It has come to my attention that people are starting to wonder about the blood-curdling screams emanating from my house every other morning.
For the record, they sound exactly like this: "WAAAUUUUUUGGHHHH!!!"
The ugly truth is, this is the sound of the involuntary shrieks that have been ripped from my throat in recent mornings when I wander into the bathroom, attempt to fill the bathtub with hot water, then, to my absolute horror, discover that yet another spider — I am talking here about mutant creatures the size of canned hams — has crawled out of the drain and is wandering around the bottom of the tub in a menacing manner.
I know what you are thinking here. You are thinking: "Seriously, Doug, you are a big-shot newspaper columnist who is famously the size of a major kitchen appliance and you are (bad word) terrified of an eensy-beensy spider?"
Well, and let me say this comes from the bottom of my heart, you are a complete idiot! Also, for the record, according to the song I sang as a kid, it is the "eensy-weensy spider," not the "eensy-beensy spider."
Fortunately, it turns out that I am not the only guy of my particular gender who, as medical professionals like to say, experiences a certain amount of discomfort in the presence of creepy-crawly insects.
I discovered this was the case Friday morning when I was driving along, listening to the car radio, and a bunch of morning-show personalities began joking about a recent news report stating a scientific survey had found that more men than women are afraid of bugs.
When I got home, I found a New York Post news item concerning a survey of 2,000 Americans, conducted for the Zevo line of pest control products, that revealed 32 per cent of guy respondents were "very scared" of insects, compared with only 22 per cent of the women surveyed.
I found this report extremely comforting because it was nice to discover that I am not the only courageous guy with steely blue eyes and naturally curly hair who freaks out when he spots a creature that has more legs than a Major League Baseball team.
If I were to make a list of all the things I am most afraid of, it would look like this:
1. Being eaten by a bear
2. Being eaten by a shark
3. Being stung in the eyeballs by a swarm of bees and/or wasps.
I would probably add "having my teeth cleaned at the dentist" and "being chased by zombies," but there is not enough room in today’s newspaper for a complete list of things that cause me to sweat like a Thanksgiving turkey.
The point I am trying to make is that, yes, I am afraid of a wide variety of creepy crawlies, and it is nice that science has finally confirmed that I am not the only guy who bugs out in the face of bugs.
In contrast, my wife is not even remotely distressed when insects invade the interior of our home. Under the rules governing the division of labour in our house, my wife is responsible for liquidating rogue insects; my duties include handling unwanted calls from telemarketers and imposing capital punishment on the seemingly never-ending army of mice that sneak into our basement in hopes of finding muffin crumbs on the floor.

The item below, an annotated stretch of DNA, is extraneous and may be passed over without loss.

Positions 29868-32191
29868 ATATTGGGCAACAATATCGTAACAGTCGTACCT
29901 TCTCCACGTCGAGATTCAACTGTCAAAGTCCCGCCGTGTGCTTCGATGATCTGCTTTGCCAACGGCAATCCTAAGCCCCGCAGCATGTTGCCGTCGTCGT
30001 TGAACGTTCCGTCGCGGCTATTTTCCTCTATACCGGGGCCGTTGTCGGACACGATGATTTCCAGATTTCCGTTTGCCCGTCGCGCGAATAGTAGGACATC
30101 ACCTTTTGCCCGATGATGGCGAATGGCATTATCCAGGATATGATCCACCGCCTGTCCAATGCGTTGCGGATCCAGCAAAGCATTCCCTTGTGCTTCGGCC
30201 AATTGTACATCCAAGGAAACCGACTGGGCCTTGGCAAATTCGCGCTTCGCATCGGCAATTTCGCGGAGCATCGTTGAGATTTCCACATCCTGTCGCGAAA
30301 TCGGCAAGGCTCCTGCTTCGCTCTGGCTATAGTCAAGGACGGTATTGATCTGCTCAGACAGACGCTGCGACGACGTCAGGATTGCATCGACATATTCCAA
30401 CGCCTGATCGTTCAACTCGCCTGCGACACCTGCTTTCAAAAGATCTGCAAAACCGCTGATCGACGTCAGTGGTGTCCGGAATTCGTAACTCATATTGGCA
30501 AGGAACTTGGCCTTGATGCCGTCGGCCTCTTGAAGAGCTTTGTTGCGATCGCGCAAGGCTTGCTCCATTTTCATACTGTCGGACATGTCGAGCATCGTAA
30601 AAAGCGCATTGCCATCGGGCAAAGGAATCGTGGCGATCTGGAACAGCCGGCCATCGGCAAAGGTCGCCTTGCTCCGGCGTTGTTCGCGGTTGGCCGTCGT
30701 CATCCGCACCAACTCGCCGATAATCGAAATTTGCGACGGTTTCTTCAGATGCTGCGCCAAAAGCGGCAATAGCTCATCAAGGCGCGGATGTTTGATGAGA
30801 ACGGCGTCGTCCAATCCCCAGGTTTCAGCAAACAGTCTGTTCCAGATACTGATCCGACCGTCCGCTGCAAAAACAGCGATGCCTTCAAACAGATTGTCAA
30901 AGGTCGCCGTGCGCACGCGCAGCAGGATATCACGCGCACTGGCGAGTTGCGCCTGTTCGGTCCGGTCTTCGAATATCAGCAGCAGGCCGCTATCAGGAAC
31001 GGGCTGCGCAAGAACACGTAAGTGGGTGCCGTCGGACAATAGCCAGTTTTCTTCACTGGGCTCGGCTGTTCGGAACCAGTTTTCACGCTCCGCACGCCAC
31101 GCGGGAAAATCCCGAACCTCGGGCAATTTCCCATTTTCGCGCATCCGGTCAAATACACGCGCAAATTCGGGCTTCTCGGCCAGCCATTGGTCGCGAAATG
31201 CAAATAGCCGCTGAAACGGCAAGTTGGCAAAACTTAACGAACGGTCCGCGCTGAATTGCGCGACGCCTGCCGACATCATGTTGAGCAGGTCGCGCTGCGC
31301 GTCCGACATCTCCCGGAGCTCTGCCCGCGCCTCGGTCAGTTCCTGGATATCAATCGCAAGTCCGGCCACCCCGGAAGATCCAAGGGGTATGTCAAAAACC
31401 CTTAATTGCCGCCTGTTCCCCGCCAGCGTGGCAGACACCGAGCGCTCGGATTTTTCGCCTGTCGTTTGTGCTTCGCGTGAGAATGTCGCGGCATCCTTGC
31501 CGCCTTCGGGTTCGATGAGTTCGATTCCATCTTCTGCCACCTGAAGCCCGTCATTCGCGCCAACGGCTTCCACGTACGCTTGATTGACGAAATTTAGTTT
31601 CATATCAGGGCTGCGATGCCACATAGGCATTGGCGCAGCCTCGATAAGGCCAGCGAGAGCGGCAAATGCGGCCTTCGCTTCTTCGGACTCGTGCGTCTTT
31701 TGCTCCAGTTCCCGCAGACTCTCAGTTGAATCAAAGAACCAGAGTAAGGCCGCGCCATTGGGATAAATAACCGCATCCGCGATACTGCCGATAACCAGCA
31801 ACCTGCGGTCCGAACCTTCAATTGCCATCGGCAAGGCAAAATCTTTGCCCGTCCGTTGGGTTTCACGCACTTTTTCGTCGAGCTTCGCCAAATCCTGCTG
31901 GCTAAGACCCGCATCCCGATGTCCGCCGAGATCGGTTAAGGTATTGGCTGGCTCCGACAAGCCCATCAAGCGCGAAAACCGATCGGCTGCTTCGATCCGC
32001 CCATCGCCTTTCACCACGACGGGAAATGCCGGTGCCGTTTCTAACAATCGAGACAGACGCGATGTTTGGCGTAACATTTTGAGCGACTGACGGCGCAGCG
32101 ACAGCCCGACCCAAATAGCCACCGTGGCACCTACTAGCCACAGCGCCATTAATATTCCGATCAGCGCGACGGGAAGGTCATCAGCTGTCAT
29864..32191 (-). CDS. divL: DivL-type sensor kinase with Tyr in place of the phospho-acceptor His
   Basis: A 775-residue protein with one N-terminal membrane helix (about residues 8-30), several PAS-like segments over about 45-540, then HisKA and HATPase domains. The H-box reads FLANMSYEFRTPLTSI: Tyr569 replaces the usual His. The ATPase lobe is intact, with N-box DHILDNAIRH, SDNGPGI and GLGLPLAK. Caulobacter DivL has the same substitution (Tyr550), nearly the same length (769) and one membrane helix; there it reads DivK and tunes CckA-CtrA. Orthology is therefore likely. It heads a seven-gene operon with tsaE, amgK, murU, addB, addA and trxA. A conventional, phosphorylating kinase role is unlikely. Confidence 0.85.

It has gotten to the point that, whenever I emit a blood-curdling shriek, my wife will always calmly ask, "Did you see a bug?" When I demand to know how she knew, she laughs and says, "Because that was your bug scream."
So, yes, I am a six-foot-four, 320-pound, sports-loving guy who has a "bug scream" that sounds like the noise you would get if you put a bunch of your good silverware in the kitchen blender and turned it on.
I am not embarrassed by this. My entomophobia — yes, it has an actual scientific name — stems from my childhood, when I would get together with a bunch of my buddies for sleepovers during which we would watch cheesy movies, such as the 1954 black-and-white science-fiction horror flick Them!, in which key areas of the United States, such as the Los Angeles sewer system, are overrun by marauding radioactive ants that were spawned by secret atomic experiments and have grown to the size of Buick Skylarks.
That movie haunted my dreams until I became even more terrified while watching the 1975 cult movie classic The Giant Spider Invasion, in which mutant spiders from space terrorize a tiny American town. In reality, this movie contained precisely one "giant spider," which was portrayed by a Volkswagen Beetle with artificial black fur and fake legs that were operated by seven crew members stuffed inside the car, which was driven in reverse so they could use the vehicle’s red tail lights as the monster’s glowing red eyes.
I always assumed that I would die by drowning in the tub after falling asleep, but that could never happen now because, as I float in the hot water, my brain is on high alert and my eyeballs are constantly scanning back and forth in case a mutant spider starts swimming through the bubbles towards my head.
I’m pretty sure now that my death will eventually be caused when a large wasp accidentally flies in the window of my car and I do the only thing that a bug-fearing guy like me can do — drive into the side of the nearest building.
I have a lot more thoughts on this topic but —"WAAAUUUUUUGGHHHH!!!" — I’m pretty sure that black spot on my computer keyboard is actually one of those nasty ladybugs, the ones that bite.
I’d appreciate it if you could let my wife know, because I plan on passing out on the living room carpet.
Doug has held almost every job at the newspaper — reporter, city editor, night editor, tour guide, hand model — and his colleagues are confident he’ll eventually find something he is good at.